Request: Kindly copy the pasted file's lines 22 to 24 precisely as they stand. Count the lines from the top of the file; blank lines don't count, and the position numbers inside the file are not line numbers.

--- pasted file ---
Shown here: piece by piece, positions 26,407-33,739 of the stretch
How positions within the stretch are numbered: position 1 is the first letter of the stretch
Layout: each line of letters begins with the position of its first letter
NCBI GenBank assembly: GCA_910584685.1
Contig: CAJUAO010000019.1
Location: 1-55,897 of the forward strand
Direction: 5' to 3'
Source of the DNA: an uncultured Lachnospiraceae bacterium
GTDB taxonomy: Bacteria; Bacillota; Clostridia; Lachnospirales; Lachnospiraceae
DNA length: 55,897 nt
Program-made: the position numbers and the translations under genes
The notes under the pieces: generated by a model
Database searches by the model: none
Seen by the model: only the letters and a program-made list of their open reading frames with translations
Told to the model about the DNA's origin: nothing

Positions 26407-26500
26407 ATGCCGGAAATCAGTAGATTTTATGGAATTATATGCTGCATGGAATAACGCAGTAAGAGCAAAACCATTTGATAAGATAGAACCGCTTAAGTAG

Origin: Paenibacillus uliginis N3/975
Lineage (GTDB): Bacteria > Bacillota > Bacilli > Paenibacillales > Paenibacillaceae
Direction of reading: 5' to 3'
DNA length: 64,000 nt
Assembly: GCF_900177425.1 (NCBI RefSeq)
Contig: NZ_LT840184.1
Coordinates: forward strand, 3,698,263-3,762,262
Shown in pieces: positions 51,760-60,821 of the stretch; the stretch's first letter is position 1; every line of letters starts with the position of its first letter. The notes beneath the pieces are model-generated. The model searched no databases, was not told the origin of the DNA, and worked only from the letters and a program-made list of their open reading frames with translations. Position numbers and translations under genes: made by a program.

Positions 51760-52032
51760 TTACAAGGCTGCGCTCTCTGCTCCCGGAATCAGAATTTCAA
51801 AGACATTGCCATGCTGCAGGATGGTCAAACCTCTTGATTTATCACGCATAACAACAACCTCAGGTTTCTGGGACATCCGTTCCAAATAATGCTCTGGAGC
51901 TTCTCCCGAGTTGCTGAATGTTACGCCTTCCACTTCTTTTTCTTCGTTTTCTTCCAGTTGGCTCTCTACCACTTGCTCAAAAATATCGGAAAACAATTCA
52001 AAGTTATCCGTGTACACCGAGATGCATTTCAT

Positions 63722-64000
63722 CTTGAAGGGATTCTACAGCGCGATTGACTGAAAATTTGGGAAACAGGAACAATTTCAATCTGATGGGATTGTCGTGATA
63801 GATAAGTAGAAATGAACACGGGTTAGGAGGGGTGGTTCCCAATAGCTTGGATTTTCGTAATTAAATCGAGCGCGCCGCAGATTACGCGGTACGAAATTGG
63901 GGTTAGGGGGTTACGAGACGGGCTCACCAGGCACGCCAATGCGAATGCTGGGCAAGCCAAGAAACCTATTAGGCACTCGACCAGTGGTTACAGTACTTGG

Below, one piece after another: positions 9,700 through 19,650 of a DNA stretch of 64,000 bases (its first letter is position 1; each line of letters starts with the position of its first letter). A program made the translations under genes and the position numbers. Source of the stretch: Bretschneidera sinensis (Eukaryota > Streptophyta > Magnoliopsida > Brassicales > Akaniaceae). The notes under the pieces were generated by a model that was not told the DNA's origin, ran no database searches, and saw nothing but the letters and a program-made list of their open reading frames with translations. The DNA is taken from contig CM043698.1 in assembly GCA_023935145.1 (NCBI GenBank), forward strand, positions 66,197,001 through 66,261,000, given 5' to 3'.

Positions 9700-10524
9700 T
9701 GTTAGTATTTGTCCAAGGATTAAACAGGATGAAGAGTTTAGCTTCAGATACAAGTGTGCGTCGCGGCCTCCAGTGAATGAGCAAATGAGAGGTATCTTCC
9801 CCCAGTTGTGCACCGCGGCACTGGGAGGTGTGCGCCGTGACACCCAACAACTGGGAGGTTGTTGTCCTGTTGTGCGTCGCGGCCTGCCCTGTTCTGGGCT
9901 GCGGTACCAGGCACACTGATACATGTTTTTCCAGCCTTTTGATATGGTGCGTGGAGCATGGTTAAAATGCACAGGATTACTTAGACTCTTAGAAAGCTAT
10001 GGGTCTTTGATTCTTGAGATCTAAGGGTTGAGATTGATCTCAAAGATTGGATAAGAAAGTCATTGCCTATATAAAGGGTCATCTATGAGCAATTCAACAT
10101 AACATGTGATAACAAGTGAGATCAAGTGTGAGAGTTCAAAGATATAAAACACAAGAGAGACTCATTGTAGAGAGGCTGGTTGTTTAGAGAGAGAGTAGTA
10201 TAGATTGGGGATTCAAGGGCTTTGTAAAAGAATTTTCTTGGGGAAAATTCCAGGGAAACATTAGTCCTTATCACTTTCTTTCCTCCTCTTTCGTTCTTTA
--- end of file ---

Assembly: GCF_900177425.1 (NCBI RefSeq)
Contig: NZ_LT840184.1
Coordinates: forward strand, 3,698,263-3,762,262